Capucine Dayen is the Global Communications Lead for the Plastic-Free Future campaign at Greenpeace.
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Speechless. I think we all trusted that our waste could / would be disposed of appropriately, as we do sewerage... we assumed too much. It’s mind boggling and the plastic tap has to be turned off somehow.
These companies produced a product and a consumer bought it then disposed of it. How exactly is it the fault of the company when the consumer carelessly throws away the empty packaging?
Hi Bill. Great question and an obvious one. Yes, it's very easy to place the blame on the consumer - because that's what companies have been doing all along. But even if every individual were to dispose of packaging carefully, about 8.3 billion tonnes of plastic has been produced since the 1950s - the weight of roughly a billion elephants or 47 million blue whales. On top of that, only about 9% of this plastic has been recycled, 12% has been burned and the remaining 79% has ended up in landfills or the environment. It's like this: if you have a bucket full of water and you want to empty it, the first thing you do is close the tap. That's what we need to do with plastics. Stop it as its source, because no amount of proper disposal or recycling can get us out of this plastic crisis.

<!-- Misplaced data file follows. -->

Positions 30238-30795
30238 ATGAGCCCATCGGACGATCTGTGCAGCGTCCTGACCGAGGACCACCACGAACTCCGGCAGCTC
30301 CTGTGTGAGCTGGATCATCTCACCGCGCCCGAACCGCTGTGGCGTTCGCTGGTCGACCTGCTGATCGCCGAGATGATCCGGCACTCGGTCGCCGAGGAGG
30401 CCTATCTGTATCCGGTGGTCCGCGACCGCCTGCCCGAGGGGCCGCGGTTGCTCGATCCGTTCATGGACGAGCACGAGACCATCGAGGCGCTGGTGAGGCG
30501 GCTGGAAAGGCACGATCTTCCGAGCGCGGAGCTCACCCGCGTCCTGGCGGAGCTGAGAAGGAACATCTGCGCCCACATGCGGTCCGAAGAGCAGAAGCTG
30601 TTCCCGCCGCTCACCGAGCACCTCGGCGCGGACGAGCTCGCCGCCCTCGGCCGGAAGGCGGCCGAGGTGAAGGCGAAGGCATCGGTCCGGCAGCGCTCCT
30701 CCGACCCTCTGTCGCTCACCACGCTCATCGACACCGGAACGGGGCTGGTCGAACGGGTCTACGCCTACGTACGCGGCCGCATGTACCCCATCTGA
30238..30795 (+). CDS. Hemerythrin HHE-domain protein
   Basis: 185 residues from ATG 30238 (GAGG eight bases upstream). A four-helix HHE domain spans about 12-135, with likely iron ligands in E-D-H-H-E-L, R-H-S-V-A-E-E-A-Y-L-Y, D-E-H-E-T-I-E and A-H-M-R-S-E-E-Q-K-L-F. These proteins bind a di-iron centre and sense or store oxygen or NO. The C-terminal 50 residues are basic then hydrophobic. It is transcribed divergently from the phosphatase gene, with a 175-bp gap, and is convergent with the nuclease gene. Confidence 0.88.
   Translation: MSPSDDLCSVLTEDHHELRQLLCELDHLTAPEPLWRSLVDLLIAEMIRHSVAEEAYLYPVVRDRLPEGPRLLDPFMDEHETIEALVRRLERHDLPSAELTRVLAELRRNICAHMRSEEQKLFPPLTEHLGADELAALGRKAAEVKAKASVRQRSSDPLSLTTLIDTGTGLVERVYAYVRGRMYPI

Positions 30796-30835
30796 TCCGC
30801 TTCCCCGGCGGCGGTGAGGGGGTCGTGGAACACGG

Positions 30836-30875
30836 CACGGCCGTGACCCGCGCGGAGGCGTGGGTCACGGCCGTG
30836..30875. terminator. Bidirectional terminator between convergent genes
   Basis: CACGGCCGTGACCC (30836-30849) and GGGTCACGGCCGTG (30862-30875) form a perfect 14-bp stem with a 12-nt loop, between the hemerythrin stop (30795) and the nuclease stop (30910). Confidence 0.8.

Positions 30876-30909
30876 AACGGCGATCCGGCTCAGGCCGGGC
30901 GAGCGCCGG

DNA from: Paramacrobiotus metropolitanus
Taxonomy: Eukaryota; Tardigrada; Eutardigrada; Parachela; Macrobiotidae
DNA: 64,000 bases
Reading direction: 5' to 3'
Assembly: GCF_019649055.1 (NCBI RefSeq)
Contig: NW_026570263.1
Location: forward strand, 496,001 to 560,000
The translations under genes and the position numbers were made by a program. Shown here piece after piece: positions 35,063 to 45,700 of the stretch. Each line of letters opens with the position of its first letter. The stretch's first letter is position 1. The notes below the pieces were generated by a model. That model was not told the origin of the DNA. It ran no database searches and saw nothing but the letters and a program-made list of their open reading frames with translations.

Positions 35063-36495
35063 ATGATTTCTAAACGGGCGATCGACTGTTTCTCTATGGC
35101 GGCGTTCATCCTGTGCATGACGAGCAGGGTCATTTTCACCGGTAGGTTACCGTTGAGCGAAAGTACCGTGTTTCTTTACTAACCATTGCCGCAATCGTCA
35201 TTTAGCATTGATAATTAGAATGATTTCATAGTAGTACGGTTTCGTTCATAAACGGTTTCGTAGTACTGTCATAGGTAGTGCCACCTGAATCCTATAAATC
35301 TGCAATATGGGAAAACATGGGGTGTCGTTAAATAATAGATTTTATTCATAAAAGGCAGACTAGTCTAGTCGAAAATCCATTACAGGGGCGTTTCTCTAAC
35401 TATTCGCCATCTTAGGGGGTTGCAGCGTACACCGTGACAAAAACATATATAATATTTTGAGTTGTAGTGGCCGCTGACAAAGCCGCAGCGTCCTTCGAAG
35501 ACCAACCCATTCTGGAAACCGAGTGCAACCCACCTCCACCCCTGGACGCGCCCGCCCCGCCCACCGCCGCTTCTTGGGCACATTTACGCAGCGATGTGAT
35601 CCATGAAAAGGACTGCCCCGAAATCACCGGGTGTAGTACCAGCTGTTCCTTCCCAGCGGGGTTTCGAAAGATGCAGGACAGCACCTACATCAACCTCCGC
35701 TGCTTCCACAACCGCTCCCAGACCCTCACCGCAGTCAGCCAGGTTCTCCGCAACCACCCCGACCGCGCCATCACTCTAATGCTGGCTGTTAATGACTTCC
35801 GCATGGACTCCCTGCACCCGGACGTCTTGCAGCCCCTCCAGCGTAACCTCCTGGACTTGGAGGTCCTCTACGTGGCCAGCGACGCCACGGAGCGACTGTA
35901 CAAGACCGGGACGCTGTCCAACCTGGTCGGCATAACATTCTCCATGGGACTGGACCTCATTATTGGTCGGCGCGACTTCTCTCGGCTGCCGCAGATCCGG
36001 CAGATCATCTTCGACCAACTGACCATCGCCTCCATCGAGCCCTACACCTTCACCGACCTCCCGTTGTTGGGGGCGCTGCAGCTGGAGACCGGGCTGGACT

40 percent more plastic - Oh No. No more Plastic should be introduced to the system, there's enough already.
Come on! We already have other alternatives to plastic. Hemp for example. And we also know how to clean the ocean, so why are you government people not doing it? You only think about earning more money for yourself while you are killing us and our planet. Wake the fuck up now! Make those changes NOW!
This is unbelievable what is being done to this Country. Nestle and Unilever and others should be held accountable or at least charged for this crime.
What about Unilever's vows about plastic? Should we trust that?